Metin Heper, The State Tradition in Turkey (Walkington, 1985); Ayşe Kadıoğlu, “The Paradox of Turkish Nationalism and the Construction of Official Identity,” Middle Eastern Studies, 32 (April 1996), 177–93; M. Hakan Yavuz, Islamic Political Identity in Turkey (New York, 2003).
 See Timothy Roberts, “Teaching by Analogy: Comparing American and Turkish History,” Common-place, 8 (Oct. 2007), http://www.common-place.org/vol-08/no-01/school/.
 On abolitionism in the Ottoman Empire, see Y. Hakan Erdem, Slavery in the Ottoman Empire and Its Demise, 1800–1909 (New York, 1996); and Ehud Toledano, Slavery and Abolition in the Ottoman Middle East (Seattle, 2000). For an example of the rise of African-Turk consciousness, see Turkish Historical Foundation, Sessiz bir Geçmişten Sesler: Afrika Kökenli “Türk” Olmanın Dünü ve Bugünü (Voices from a voiceless past: Being a “Turk” of African origin yesterday and today), http://www.afroturk.org.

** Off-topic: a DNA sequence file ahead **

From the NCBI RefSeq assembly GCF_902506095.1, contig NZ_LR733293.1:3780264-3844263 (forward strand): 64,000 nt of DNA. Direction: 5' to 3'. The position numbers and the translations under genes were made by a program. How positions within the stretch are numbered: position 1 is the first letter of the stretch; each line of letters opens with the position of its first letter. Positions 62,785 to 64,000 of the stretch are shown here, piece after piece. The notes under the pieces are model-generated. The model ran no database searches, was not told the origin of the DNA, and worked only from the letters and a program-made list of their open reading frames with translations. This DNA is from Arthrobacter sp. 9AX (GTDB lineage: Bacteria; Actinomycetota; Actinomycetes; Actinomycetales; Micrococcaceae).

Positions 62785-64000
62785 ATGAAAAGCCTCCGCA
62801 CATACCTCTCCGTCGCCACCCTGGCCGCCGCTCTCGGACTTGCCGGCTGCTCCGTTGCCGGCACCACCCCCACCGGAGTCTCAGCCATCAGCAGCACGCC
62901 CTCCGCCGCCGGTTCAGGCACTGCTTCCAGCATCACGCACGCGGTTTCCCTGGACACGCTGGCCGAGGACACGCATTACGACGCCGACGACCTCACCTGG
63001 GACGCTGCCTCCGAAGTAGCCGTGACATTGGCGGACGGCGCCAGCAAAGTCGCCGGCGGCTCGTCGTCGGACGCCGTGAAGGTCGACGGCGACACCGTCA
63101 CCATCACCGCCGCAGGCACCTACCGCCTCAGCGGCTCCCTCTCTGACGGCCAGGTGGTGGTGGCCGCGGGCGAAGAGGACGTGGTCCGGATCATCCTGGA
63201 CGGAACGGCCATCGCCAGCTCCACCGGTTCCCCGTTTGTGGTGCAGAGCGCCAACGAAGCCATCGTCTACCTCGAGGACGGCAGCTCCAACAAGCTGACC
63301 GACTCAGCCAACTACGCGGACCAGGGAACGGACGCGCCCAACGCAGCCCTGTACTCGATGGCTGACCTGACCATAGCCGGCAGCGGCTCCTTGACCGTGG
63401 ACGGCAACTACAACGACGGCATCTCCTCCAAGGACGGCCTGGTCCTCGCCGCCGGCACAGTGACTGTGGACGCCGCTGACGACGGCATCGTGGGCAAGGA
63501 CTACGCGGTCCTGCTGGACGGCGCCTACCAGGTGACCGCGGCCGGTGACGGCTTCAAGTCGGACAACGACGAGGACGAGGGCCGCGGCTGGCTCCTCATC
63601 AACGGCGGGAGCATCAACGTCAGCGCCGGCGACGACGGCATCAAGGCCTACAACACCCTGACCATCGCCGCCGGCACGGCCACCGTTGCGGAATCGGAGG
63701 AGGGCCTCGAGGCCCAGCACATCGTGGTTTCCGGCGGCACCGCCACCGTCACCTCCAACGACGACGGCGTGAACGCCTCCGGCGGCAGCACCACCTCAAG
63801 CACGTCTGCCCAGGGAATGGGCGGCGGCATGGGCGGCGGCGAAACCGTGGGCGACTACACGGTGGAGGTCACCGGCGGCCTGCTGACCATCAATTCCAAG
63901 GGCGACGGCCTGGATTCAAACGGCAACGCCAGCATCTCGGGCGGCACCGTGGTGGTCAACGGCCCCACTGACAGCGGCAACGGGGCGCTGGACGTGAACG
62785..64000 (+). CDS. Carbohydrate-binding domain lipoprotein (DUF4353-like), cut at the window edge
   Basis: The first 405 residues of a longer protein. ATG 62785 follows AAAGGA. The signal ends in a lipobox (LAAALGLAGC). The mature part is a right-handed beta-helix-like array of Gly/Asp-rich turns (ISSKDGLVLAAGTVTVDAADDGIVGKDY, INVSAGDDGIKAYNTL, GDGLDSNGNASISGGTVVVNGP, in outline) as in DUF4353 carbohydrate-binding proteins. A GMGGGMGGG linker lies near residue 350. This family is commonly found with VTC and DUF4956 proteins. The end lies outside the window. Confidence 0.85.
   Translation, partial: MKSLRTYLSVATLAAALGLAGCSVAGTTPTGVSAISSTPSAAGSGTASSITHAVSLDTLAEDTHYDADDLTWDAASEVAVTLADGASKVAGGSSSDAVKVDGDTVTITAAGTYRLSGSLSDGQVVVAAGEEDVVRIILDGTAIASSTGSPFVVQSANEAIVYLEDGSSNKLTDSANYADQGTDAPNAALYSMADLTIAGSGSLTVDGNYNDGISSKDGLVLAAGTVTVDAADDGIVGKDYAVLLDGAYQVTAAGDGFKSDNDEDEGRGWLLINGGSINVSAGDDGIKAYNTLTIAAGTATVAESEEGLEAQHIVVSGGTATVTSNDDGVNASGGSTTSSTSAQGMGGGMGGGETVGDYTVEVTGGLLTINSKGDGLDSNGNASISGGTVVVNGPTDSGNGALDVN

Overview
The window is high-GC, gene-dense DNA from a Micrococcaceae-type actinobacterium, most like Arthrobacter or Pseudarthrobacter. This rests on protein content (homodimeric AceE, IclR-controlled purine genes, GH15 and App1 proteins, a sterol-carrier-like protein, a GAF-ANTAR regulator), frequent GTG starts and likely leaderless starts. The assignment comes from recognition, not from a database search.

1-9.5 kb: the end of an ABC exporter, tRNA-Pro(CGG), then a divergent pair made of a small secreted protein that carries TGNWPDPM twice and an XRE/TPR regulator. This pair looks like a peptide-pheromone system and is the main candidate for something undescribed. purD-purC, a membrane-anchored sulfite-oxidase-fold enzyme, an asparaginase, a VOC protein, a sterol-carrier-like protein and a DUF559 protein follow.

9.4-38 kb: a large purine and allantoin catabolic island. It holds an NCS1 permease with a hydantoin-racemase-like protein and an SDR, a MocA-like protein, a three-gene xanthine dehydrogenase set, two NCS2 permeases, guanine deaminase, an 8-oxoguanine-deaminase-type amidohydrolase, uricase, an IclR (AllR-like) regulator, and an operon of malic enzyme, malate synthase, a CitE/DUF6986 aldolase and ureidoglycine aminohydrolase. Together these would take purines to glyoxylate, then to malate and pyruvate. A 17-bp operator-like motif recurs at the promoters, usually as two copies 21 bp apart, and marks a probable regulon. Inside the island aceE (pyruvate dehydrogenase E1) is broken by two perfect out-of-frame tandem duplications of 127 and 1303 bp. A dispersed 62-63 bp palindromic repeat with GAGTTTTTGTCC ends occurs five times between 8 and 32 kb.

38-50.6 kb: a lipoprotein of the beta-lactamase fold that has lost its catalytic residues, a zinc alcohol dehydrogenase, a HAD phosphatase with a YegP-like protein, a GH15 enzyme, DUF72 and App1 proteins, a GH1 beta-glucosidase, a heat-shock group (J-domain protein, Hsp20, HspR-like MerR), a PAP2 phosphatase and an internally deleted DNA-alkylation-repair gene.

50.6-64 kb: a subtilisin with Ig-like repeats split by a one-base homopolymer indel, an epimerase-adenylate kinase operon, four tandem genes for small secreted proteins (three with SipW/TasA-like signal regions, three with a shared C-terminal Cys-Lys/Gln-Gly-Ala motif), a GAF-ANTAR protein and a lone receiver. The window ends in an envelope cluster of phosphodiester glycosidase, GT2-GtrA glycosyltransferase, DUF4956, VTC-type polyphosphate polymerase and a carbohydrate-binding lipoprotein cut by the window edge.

Chris Springer, “Troubled Resurgence of the Confederate Flag,” History Today, 43 (June 1993), 7–9; John Coski, The Confederate Battle Flag: America’s Most Embattled Emblem (Cambridge, Mass., 2006), 292–307.
 For the Gettysburg Address, see “Abraham Lincoln and the Gettysburg Address,” Gettysburg Foundation, http://www.gettysburgfoundation.org/lincoln-address.htm. For Abraham Lincoln’s second inaugural address, see “President Abraham Lincoln’s Inaugural Address (1865),” Our Documents, http://www.ourdocuments.gov/doc.php?flash=old&doc=38. Mustafa Kemal Atatürk quoted in Kevin Fewster, Vecihi Başarin, and Hatice Hürmüz Başarin, Gallipoli: The Turkish Story (Crows Nest, 2003), 2. Comparisons of Lincoln and Atatürk appear in Michael Ledeen, Machiavelli on Modern Leadership: Why Machiavelli’s Iron Rules Are as Timely and Important Today as Five Centuries Ago (New York, 1999), 183–84; and Steven Davis, Leadership in Conflict: The Lessons of History (New York, 1996), 15–20, 71–75, 124–69. Both leaders are subjects of study in the Profiles in Power series published by Longman. See A. L. Macfie, Atatürk (London, 1994); and Richard Carwardine, Lincoln (Harlow, 2003).